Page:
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Conceptual Computer Literacy

The Public Library of Cincinnati and Hamilton County
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Innovation Leader: Christian Sheehy, TechCenter Manager, Christian.sheehy@cincinnatilibrary.org

Problem Statement

The ability to use a computer and computerized resources is more important than ever. Nearly every online job application requires an email address. Growing usage of non-standard operating systems requires users to be comfortable with using a wide range of operating systems, software applications, and Web applications. Recognizing this need and the varying level of customers' comfort with computer use, the TechCenter is committed to promoting computer literacy throughout the community by working with customers as they develop the conceptual computer skills necessary to succeed personally and professionally.

Innovation

Throughout the past year, the TechCenter has doubled the number of computer classes and workshops offered. A new conceptual approach to computer instruction was adopted that helps train customers to be more effective computer users, not just users of a specific software application or operating system. Customers are taught conventions of standard UI and Web design, and many other platform-independent skills. Series of classes offered build on each other to help provide a firm foundation and increased regular attendance. New Web design and multimedia production workstations have been implemented to assist those with specialized tasks. Recently, a program was implemented that empowers students to take ownership and pride in their learning. Customers are given a frequent-shopper style “passport” which is stamped by the instructor every time they attend a class. After students receive 6 stamps, they receive a gift. To increase visibility of these new classes and passport program, the TechCenter has collaborated with the library’s PR department and social networking team. This focused campaign has increased Web presence on the library’s public site, Twitter, and Facebook and has resulted in a steady and consistent increase in class attendance. As technology continues to play a more important part of the services offered by the Library, the TechCenter will continue to develop dynamic programs and resources to meet the needs of the community.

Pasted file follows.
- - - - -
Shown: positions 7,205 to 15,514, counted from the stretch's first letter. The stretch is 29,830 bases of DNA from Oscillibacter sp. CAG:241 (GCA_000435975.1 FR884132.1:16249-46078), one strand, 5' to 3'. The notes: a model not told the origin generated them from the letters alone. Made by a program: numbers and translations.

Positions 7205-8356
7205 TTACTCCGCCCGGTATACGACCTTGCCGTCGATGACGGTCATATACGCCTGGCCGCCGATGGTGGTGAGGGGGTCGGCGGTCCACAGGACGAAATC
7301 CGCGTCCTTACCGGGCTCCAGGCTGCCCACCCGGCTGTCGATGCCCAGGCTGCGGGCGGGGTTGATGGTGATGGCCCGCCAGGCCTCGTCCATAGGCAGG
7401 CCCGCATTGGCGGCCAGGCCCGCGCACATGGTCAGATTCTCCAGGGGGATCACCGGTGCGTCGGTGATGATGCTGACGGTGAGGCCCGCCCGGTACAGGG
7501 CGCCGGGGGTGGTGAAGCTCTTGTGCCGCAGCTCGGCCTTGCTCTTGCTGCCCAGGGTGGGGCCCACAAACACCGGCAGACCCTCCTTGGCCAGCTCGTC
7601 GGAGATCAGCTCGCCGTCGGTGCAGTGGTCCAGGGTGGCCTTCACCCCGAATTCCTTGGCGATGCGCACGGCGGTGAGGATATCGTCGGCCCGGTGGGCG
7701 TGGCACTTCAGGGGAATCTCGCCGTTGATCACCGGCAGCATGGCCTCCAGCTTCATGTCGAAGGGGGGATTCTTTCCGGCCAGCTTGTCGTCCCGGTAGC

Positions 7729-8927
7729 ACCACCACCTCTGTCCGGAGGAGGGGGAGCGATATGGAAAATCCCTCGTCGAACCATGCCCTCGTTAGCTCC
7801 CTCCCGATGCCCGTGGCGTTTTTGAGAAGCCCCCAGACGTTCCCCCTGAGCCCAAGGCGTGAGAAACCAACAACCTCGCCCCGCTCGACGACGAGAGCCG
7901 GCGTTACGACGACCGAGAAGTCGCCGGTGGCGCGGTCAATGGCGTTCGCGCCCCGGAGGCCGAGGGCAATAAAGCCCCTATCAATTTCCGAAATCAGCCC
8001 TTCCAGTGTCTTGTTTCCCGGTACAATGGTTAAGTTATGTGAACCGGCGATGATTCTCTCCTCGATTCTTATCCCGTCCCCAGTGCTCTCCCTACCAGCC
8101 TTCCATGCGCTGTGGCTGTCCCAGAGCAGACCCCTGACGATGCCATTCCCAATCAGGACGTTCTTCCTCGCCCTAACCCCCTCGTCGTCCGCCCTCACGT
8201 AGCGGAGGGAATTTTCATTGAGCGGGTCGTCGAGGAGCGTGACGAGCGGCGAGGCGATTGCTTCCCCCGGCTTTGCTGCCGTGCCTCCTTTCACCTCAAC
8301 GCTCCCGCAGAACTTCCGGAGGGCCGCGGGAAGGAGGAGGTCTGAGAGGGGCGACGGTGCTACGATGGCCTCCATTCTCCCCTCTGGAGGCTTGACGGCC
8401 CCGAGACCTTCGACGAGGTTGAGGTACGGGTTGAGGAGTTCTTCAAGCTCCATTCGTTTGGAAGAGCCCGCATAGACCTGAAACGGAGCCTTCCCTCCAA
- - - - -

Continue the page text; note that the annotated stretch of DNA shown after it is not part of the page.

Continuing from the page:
Progress

  • Number of classes have been doubled in the past year and the scope has been broadened to encompass a wider range of topics (Web 2.0, multimedia, Web development, et al.).
  • Conceptual instruction teaches customers to be effective computer users, not just users of a specific platform or program.
  • Rewarding customers for their dedication to computer literacy helps them take ownership and pride in the continual learning process.
  • Specialized workstations (and employee-led instructional support) allow customers to complete projects at their library that they were unable to complete before (Web design, graphic design, audio and video production, et al.)